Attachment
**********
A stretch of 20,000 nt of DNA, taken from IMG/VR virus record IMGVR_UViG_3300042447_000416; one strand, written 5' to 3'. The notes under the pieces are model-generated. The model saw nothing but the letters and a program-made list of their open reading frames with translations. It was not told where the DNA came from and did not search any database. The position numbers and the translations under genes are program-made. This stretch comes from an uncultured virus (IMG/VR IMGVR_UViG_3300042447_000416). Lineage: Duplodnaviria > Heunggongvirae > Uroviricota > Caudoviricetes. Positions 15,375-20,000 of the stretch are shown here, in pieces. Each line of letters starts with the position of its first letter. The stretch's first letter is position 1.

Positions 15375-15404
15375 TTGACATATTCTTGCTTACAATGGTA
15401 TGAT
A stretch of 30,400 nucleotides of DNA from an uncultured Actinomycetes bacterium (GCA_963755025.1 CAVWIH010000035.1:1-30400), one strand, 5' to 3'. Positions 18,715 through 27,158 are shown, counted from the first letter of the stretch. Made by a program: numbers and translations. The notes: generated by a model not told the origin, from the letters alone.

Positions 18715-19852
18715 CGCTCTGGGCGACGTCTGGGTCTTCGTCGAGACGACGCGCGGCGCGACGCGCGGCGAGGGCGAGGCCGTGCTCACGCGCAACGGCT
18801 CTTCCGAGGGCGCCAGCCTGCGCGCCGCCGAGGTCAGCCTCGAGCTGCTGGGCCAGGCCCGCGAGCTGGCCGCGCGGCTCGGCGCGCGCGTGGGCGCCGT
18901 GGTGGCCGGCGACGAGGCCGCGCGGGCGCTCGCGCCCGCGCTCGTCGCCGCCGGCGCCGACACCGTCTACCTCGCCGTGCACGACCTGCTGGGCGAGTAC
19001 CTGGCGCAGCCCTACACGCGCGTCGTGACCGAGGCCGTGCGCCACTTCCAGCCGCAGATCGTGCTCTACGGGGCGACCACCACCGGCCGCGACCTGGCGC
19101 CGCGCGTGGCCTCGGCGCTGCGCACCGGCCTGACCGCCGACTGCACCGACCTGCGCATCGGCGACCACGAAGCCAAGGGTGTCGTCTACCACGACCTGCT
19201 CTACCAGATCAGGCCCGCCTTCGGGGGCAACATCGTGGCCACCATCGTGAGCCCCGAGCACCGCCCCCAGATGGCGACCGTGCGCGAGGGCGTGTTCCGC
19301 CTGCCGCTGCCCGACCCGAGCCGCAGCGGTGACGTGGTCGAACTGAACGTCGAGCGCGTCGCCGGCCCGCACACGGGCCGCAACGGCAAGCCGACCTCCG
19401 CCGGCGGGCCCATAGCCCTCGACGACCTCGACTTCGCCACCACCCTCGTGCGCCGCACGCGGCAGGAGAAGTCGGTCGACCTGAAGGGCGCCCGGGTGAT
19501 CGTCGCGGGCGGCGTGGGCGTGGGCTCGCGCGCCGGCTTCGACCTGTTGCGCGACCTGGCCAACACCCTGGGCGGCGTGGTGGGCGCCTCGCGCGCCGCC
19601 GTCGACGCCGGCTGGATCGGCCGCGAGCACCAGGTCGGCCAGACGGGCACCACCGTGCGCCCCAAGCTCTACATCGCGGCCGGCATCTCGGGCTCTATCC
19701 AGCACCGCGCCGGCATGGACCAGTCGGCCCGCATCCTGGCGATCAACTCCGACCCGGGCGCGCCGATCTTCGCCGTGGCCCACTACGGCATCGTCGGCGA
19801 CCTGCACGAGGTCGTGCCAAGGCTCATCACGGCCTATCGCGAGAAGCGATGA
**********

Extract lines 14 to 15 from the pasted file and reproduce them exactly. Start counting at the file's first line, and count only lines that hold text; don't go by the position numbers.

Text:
19401 CCGGCGGGCCCATAGCCCTCGACGACCTCGACTTCGCCACCACCCTCGTGCGCCGCACGCGGCAGGAGAAGTCGGTCGACCTGAAGGGCGCCCGGGTGAT
19501 CGTCGCGGGCGGCGTGGGCGTGGGCTCGCGCGCCGGCTTCGACCTGTTGCGCGACCTGGCCAACACCCTGGGCGGCGTGGTGGGCGCCTCGCGCGCCGCC